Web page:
|Publication number||US6193213 B1|
|Application number||US 09/264,376|
|Publication date||Feb 27, 2001|
|Filing date||Mar 5, 1999|
|Priority date||Mar 5, 1999|
|Publication number||09264376, 264376, US 6193213 B1, US 6193213B1, US-B1-6193213, US6193213 B1, US6193213B1|
|Inventors||Stanley D. Stearns, Ales Plistil|
|Original Assignee||Valco Instruments Company, Inc.|
|Export Citation||BiBTeX, EndNote, RefMan|
|Patent Citations (3), Referenced by (21), Classifications (9), Legal Events (5)|
|External Links: USPTO, USPTO Assignment, Espacenet|
The present disclosure sets out an improved variable load mechanism for use in a valve which seals the flow of a switched fluid by operation of the valve. The flow passes through the mechanism in a region which involves shear seal surfaces. These surfaces tend to wear with loading of the two members defining that switching mechanism. For sake of brevity, this will be defined as a moveable valve element cooperative with a valve body. There is relative motion between the two which must be accomplished, and this is accomplished under load.
As set forth in an earlier patent of the present inventor which is U.S. Pat. No. 4,550,742, a variable loading system for a shear seal valve mechanism was defined. In particular, that shows a variable load which is applied to the valve element.
This disclosure sets out a shear seal system useful in switching fluid flow. Especially where the fluid flow is subject to pressure peaks, this system is well able to accommodate fluctuations in the input pressure. Moreover, this system comprises a valve element which is spring loaded by a stack of Beliville washers which provide a controllable first force on the valve element. A second force is added for the valve element. The second force is hydraulically powered so that it increases or decreases with pressure. There is an input pressure chamber which adds a second force applied to the valve element thereby increasing the loading on the seals. The significance of this and its mode of operation will be given below. In general terms, the valve element and cooperative valve seat operate in a dry condition without liquid sealants. The element and seal involve a seal which prevents leakage out of that region. The seal is forced to operate in a dry condition because solvents and lubricants cannot be introduced into the region of the seal. Otherwise, they would mix with the switched fluids and thereby commingle with the switched fluid flow. Because this is involved in testing equipment, the quantities are small and any comingling of lubricant will create serious data distortion reported by test equipment connected to the valves of the present disclosure. Constant pressure applied to the valve element is not needed. Rather, the pressure for the seal is varied as much as possible to yet still obtain a safe and leak proof operation. As taught in the earlier disclosure, and especially referring to FIG. 2 thereof, the forces acting on the valve element assure a leak proof operation. They are made variable dependent on the pressure of fluid applied to the valve which prompts the valve element to vary loading and hence fluctuates with fluctuations in pressure. The loading occasioned by input pressure variations in the previous structure is dependent on the requirements to prevent leakage and that is dependent on the pressure of fluid which is to be switched.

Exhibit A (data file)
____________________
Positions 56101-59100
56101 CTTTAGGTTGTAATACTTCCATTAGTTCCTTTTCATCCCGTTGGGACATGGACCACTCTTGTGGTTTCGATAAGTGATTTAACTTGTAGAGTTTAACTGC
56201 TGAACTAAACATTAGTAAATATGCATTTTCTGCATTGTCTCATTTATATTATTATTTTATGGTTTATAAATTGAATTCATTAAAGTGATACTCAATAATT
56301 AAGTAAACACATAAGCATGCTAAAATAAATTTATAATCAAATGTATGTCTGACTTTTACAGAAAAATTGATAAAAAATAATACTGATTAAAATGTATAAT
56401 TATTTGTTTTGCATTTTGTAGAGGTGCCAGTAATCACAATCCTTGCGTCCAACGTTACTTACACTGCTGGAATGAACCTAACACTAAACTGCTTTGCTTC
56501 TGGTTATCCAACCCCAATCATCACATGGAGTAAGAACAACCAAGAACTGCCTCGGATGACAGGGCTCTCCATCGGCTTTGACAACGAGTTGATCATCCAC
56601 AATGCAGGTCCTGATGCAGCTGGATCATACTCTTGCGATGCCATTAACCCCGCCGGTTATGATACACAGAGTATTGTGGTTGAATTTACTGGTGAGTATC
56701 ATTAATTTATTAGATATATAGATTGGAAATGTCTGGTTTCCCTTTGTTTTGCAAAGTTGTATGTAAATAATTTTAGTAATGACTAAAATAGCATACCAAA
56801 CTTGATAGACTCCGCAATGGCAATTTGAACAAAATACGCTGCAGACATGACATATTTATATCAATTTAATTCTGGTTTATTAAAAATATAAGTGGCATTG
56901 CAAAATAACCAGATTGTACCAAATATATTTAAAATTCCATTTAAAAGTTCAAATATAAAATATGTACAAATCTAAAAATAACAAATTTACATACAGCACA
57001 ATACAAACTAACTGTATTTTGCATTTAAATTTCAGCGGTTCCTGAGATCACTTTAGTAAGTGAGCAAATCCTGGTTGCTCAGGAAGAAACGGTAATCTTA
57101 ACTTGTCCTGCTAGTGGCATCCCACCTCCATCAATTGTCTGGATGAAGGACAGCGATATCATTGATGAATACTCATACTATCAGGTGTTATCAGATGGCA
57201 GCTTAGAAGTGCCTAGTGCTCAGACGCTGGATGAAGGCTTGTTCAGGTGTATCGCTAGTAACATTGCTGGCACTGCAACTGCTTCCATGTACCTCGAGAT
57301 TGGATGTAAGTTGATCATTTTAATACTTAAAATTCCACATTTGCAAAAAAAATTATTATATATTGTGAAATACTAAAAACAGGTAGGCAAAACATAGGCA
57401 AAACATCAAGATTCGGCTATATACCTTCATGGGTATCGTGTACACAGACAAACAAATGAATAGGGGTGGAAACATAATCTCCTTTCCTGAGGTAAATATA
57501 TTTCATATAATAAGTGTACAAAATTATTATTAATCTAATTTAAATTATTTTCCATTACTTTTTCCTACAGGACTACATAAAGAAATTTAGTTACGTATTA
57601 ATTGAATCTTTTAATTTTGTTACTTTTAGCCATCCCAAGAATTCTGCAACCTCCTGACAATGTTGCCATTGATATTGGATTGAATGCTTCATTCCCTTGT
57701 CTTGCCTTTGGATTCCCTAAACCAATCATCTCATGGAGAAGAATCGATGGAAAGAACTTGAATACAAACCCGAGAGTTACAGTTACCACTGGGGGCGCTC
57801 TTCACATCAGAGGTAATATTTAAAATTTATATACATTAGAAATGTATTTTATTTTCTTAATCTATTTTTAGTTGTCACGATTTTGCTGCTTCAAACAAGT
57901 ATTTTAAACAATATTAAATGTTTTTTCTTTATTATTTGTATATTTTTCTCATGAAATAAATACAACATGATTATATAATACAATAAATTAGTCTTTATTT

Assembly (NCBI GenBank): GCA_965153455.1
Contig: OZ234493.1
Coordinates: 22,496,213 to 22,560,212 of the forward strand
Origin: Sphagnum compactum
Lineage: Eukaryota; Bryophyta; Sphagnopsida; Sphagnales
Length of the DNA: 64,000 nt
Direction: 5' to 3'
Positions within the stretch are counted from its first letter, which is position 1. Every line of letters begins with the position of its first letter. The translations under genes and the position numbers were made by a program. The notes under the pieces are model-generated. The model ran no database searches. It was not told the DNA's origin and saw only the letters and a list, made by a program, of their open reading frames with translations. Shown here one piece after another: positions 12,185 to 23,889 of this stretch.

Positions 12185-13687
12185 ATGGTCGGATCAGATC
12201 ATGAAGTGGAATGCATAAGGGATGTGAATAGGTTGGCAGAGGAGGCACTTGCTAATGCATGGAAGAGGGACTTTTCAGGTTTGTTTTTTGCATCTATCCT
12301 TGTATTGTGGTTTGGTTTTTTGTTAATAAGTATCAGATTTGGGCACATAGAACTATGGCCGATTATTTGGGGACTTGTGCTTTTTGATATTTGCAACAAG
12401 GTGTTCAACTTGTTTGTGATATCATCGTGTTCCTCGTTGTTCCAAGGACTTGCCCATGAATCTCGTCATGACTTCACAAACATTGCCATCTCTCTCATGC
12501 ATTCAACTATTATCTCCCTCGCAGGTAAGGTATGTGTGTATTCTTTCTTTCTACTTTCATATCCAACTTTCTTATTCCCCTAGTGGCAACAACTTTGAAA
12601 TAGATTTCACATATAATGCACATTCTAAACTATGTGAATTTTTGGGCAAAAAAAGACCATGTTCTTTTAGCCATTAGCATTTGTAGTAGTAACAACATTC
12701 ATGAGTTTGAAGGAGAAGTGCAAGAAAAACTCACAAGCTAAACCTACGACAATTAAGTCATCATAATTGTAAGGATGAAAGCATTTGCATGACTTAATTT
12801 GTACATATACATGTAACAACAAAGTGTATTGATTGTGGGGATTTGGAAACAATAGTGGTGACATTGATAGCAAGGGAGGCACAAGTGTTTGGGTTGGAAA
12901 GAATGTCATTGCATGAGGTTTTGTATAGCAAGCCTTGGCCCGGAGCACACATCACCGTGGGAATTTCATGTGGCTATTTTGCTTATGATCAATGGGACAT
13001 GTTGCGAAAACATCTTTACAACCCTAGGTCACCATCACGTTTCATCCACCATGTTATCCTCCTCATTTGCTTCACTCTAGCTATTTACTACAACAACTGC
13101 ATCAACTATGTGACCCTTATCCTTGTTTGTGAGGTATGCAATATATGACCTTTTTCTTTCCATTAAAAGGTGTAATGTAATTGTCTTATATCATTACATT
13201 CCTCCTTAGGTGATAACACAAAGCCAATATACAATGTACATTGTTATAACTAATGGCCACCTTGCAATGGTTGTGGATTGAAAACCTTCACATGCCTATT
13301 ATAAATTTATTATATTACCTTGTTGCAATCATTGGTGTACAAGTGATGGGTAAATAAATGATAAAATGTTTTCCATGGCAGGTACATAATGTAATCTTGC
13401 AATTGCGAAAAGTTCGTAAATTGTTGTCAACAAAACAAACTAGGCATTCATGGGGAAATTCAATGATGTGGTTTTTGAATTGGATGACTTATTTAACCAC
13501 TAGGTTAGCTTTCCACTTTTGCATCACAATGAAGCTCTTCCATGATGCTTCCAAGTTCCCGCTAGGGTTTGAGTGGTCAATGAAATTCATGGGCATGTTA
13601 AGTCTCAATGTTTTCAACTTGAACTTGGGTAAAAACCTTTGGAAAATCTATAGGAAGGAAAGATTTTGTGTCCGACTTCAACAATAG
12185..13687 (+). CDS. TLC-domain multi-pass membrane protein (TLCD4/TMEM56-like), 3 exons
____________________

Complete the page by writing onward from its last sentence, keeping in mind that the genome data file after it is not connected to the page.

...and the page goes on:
That valve construction is quite successful. There is a limitation, however, on the life of the components. The present disclosure seeks to extend the life of the components by limiting somewhat the range of excursion in response to valve seat forces. In this version of equipment, the valve element is provided with a first force from a stack of Bellville washers. This spring force is defined by the geometry of the springs. The present system contemplates a first and fixed spring force acting on the valve element assisted by a second force acting on the valve element through the spring which is pressure fluid determined driven. The second force, however, has a limit which is implemented by control of valve element excrusion. More specifically, the valve element in this construction is a rotary valve element mounted on a stem or shaft. The stem is constructed so that a surrounding shoulder is confronted by the Bellville springs thereby confining the springs around the stem of the valve element. This applies the first or spring driven force against the valve element. In addition to that, the stem includes appropriate surrounding seals to define a pressure receiving chamber. The chamber is an annular chamber around the stem and enables a seal member to move in telescoping fashion in the chamber. In response to pressure fluid applied to it, the stem is moved, but its range of movement is limited by a set of interlocking shoulders. This therefore, limits the traverse or travel of the stem so that the range of travel is also limited. Moreover, when travel does occur in response to pressure fluid, it is implemented by pushing against the lower end of the Bellville spring. This adds the hydraulically originated force under the spring, and imparts more force to the same stem mounted valve element.